Investigating Factors That Impact on Attitudes Towards Self-Injury Using Quantitative Methods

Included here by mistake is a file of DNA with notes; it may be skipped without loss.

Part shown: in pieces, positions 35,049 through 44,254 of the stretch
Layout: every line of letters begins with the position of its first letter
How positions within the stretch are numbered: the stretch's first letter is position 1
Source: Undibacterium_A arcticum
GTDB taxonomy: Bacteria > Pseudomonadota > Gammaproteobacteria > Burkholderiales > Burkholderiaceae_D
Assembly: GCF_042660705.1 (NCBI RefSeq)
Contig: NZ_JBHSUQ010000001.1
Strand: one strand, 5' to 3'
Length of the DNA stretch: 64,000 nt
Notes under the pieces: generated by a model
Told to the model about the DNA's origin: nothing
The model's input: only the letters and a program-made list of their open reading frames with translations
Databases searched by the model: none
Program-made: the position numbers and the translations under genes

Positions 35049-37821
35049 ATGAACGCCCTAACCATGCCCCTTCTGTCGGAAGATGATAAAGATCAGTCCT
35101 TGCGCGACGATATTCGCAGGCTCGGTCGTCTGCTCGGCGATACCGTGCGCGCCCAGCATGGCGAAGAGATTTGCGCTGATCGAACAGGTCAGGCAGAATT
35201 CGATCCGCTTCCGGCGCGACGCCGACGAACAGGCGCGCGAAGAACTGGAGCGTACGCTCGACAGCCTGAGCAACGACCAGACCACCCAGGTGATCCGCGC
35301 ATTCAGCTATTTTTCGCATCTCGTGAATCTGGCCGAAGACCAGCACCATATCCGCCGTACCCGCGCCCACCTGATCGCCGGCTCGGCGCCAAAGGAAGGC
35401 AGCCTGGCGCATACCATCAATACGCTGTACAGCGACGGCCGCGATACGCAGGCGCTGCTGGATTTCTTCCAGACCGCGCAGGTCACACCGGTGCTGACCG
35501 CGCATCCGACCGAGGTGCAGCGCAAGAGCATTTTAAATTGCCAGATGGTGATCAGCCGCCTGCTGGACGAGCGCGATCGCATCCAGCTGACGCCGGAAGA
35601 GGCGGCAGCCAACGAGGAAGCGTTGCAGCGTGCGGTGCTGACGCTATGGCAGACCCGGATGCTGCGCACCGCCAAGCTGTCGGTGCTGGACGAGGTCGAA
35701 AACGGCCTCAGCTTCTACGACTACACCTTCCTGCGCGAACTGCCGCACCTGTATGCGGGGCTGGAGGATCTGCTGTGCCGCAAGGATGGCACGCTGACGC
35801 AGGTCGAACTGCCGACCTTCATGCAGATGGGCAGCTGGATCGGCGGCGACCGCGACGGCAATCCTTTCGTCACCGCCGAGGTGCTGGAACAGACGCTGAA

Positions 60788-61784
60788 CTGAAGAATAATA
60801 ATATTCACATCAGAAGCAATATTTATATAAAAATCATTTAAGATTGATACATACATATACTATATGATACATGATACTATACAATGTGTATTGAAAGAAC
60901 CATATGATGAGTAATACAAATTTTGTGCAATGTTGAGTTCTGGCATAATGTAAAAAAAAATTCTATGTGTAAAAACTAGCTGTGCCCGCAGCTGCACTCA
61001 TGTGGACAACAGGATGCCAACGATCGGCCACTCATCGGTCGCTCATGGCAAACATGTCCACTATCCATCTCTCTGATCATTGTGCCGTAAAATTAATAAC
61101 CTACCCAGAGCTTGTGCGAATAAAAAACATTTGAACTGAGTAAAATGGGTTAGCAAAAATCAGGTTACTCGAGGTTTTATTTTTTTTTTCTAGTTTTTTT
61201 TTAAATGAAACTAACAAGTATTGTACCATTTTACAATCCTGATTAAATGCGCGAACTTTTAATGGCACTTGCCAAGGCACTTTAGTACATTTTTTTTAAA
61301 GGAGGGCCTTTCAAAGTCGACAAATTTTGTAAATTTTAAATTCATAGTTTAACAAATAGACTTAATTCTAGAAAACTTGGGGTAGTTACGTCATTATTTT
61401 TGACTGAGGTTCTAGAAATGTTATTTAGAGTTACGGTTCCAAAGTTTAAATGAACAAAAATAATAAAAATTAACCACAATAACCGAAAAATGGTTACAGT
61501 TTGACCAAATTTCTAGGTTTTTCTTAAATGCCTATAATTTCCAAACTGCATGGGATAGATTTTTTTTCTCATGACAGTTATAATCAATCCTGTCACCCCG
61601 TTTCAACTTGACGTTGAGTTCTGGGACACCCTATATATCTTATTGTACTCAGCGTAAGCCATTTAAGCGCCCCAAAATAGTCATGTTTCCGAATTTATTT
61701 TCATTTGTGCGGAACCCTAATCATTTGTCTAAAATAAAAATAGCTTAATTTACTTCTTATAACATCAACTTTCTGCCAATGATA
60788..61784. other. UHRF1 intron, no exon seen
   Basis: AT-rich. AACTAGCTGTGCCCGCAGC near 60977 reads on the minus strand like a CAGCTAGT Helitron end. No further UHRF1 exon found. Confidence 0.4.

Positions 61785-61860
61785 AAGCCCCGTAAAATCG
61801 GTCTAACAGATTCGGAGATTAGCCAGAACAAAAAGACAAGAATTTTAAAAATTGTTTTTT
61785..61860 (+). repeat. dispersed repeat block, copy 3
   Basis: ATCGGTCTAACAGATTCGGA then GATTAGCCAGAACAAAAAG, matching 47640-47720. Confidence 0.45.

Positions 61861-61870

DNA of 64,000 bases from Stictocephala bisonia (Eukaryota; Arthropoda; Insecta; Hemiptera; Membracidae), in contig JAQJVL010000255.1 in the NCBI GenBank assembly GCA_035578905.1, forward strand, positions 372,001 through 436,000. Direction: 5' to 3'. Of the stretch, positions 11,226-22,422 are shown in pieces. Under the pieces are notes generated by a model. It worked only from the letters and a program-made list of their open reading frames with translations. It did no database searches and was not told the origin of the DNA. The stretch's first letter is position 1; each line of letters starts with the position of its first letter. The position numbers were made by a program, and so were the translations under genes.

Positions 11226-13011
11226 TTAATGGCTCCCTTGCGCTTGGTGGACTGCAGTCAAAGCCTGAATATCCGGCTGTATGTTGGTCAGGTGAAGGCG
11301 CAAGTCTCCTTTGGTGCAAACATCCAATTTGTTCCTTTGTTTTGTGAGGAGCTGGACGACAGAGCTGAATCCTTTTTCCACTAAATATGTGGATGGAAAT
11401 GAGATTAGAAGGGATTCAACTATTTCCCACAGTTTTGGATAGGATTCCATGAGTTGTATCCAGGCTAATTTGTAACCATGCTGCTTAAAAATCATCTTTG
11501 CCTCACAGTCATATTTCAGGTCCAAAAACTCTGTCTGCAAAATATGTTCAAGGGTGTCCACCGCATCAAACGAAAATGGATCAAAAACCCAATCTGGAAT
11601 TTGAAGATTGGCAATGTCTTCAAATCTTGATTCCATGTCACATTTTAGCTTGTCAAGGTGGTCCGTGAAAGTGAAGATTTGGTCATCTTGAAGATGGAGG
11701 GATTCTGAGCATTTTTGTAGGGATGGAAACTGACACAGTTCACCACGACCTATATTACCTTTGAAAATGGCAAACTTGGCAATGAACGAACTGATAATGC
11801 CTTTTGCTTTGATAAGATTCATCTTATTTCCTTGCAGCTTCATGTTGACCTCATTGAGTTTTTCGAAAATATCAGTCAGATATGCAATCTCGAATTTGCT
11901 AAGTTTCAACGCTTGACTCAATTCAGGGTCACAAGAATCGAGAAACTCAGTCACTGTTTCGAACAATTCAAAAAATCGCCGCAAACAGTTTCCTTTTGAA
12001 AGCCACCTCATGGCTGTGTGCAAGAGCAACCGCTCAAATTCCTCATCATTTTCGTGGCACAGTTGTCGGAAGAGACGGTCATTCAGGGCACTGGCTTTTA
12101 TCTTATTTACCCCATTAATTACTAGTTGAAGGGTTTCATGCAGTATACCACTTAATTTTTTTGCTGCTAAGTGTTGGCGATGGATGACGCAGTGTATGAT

Background: Self-injury is a serious behaviour undertaken by those in distress. Attitudes to self-injury both with and without intent to end life is often studied in terms of professionals working in Accident and Emergency (A&E), with little attention paid to other professionals or non-professionals. There are several potential aspects to one’s stigmatising attitudes, such as willingness to help individuals, perceived causes for behaviour, optimism for prognosis and general empathy experienced. Moreover, some research suggests stigmatising attitudes may be different depending on the severity of the self-injury, including the presence or absence of suicidal intent. The aim of this study was to investigate the impact on these factors of the form of self-injury and professional background. Methods: Using an online survey methodology 436 respondents completed the survey. The attitudes of Mental Health Professionals, Primary Care Professionals and those not working in either of these settings (“Non-Professionals”) were compared to explore their attitudes towards self-injury. Participants were randomly shown a vignette depicting either self-injury with or without intent to end life and reported their overall empathy, willingness to help, attributions for the behaviour and optimism for prognosis. Results: On all measures Non-Professionals reported more negative attitudes than either healthcare professional group, who had similar attitudes towards self-injury. Both professional groups differed in their attitudes towards self-injury with and without suicidal intent on all measures expect for optimism for prognosis. Across all professional groups a difference was seen between the optimism for personal and others’ intervention. Conclusions: The study outlined the current attitudes of different healthcare professionals and the general public towards self-injury both with and without intent to end life. Differences in attitudes were seen, showing the potential to improve the stigmatising attitudes experienced by those who self-injure; methods were suggested by which to do this. Further research is needed in order to assess the clinical effectiveness of attempts to improve stigmatising attitudes.